URL Smashing

We run a few WordPress sites – some for us, and some for others. One of the things that we noticed on a couple of sites was that long URLs were visually irritating, at least to us. They seem to get in the way of the content, and sometimes ‘bleed over’ the content areas.

So we went looking for a solution – a plugin. And all the ones we found were not simple enough. They required you to enter special codes, or other irritating things. We wanted one that worked automatically. And we couldn’t find one that we liked.

The result – our second WordPress plugin – “URL Smasher”. It uses the goo.gl shortening service, so requires a Google API account, but those are free and easy to get. Once you set it up by adding your Google API key, and checking two boxes, any content that is saved – posts, pages, or comments – that have URLs get them automatically shortened.

It works quite well. Like the URL for the previous post. I entered the actual URL as text: http://goo.gl/zONLF7 ,  and as a link. Each is automagically shortened when I save or publish the post.

You’ll find the plugin here at https://goo.gl/uJFb67 (also shortened).

We are quite impressed with ourselves.

FormSpammerTrap for Comments WordPress Plugin

My new WordPress plugin to block form spammers/bots is now publicly visible at https://wordpress.org/plugins/formspammertrap-for-comments/ . It blocks comment spam from ‘bots’ with a simple technique. It doesn’t have captchas, hidden fields, silly questions, or other things that don’t work. It just looks for ‘human activity’ on the comment form, and if a ‘bot’ tries to submit a comment, they immediately get sent to my FormSpammerTrap web site.

It uses the same techniques that I use for comment forms (more info about that here and here and here ), but now it is a WordPress plugin, so it is quite easy to install and configure. And it is quite effective…I’ve never gotten any ‘bot’ spam on any site that I have installed it.

The whole plugin coding process was interesting, and a good learning process. I’ve already got some enhancements in mind for newer versions. But I was quite proud of myself for getting this one to work…and that it is now available among the millions of other WordPress plugins.

Two New Web Sites

I’ve finished two new web sites, and continue with updates on a few more. I am also working on a WordPress plugin to prevent spam-bots from abusing comment forms. That one is a bit more tricky, but useful knowledge.

The two new sites are WordPress-based.

John D Brown Author Site : this is the author’s official site. I found his site when I read his book “Bad Penny”. It is a thriller, with a “Jack Reacher” type character. I enjoyed it, and went to his web site to see if there were other books in a similar vein. While on his web site, I emailed him to suggest a few design changes for his site. And ended up doing a customized rewrite of his site into a ‘responsive’ site that looks good on any device – laptop, phone, desktop, etc. Along the way I increased my WordPress customization expertise, creating changes in a child theme plus adding additional customized functionality. He and I were pleased with the results. And it let him concentrate on writing the next book with the same character as “Bad Penny”.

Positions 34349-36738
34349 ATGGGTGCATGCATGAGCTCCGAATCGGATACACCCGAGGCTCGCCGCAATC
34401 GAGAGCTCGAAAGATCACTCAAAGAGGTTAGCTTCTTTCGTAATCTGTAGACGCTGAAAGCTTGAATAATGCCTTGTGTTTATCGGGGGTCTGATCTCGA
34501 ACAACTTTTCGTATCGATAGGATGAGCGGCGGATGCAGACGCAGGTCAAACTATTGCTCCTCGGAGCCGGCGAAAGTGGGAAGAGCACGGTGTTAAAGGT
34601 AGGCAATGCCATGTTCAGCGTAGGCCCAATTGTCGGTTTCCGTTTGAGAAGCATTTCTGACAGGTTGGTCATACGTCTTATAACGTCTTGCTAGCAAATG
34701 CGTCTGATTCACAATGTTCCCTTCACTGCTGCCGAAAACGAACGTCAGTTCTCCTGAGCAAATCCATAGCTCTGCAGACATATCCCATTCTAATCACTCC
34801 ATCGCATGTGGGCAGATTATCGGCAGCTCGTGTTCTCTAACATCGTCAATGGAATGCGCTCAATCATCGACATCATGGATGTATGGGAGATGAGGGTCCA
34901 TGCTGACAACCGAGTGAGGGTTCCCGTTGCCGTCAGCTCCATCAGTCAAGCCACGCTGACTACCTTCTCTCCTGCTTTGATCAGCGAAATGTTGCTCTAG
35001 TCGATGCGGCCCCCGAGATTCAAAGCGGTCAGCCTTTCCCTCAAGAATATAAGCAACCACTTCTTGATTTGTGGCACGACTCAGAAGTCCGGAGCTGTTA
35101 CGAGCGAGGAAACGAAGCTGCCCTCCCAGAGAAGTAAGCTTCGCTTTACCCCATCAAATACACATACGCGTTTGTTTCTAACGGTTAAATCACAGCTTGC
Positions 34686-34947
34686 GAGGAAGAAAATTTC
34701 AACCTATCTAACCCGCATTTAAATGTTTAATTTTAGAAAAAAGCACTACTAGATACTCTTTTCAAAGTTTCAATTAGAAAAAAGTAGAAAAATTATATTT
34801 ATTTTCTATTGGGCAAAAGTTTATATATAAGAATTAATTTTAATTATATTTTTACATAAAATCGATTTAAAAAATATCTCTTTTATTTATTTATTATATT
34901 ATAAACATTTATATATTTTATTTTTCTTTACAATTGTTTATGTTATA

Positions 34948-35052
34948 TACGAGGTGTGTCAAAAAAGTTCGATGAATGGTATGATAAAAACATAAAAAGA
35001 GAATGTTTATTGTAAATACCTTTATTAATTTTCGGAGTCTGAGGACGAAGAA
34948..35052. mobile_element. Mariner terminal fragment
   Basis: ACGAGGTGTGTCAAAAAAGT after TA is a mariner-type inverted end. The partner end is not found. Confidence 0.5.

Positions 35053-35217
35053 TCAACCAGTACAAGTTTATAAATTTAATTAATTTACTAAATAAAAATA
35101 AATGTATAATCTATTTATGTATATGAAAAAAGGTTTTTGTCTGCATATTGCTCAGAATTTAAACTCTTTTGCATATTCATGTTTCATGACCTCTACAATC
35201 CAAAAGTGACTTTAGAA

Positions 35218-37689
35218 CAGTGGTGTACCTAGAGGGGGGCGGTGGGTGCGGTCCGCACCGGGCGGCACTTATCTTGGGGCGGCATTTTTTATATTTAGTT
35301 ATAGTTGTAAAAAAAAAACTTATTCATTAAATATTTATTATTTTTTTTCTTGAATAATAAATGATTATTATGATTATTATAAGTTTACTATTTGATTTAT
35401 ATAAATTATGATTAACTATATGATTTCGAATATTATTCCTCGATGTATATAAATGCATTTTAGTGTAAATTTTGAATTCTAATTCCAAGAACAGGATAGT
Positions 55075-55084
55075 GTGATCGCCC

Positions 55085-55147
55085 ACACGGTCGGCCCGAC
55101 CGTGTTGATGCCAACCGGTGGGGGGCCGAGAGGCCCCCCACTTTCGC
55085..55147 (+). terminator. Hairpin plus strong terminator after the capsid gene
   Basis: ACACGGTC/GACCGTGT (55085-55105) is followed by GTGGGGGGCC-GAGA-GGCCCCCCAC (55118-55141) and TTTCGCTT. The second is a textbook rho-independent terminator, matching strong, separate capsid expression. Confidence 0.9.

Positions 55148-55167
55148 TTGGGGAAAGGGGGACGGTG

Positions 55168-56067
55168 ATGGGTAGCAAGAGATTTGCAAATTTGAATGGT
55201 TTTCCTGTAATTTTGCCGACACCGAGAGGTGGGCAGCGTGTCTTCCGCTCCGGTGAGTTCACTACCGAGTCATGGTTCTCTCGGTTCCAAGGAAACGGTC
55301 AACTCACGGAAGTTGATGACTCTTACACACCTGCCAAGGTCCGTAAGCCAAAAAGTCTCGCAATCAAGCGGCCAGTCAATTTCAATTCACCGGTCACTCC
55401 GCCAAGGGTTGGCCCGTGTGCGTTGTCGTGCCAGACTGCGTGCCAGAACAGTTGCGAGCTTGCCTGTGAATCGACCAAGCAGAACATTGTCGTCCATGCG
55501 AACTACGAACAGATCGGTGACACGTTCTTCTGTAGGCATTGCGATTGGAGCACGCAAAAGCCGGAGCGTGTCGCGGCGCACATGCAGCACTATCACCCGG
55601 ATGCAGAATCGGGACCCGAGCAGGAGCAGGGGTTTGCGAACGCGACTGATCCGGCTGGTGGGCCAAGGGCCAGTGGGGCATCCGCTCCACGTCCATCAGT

The Hot Box Grills site is an e-commerce site that sells a nice tailgate/picnic portable grill. Well made and sturdy, and works quite well as a portable grill, according to his satisfied customers. His previous e-commerce site wasn’t working well, and was hard to manage. The new place has a responsive theme, and I am working on his SEO stuff. If you are looking for a great portable BBQ grill for picnics, camping, or sporting events, check it out.

Ultimate Form Spammer Blocking

A while back, I wrote about a technique to block form spammers. I have implemented it on several sites that I have built. In some cases, the site originally didn’t have any protection against form spammers, or used easily-bypassed techniques like hidden fields, silly questions, changing contact page names, or even captchas. Even with those techniques, form spam still arrived.

In most cases, the volume wasn’t enough for me to worry about. Sometimes, a form spammer would find one of my site forms, and start spamming it daily. At that point (when it started getting irritating), I would implement my ‘ultimate form spammer blocking’t technique.  And the form spam immediately stopped; the form spammer never was seen again on that site.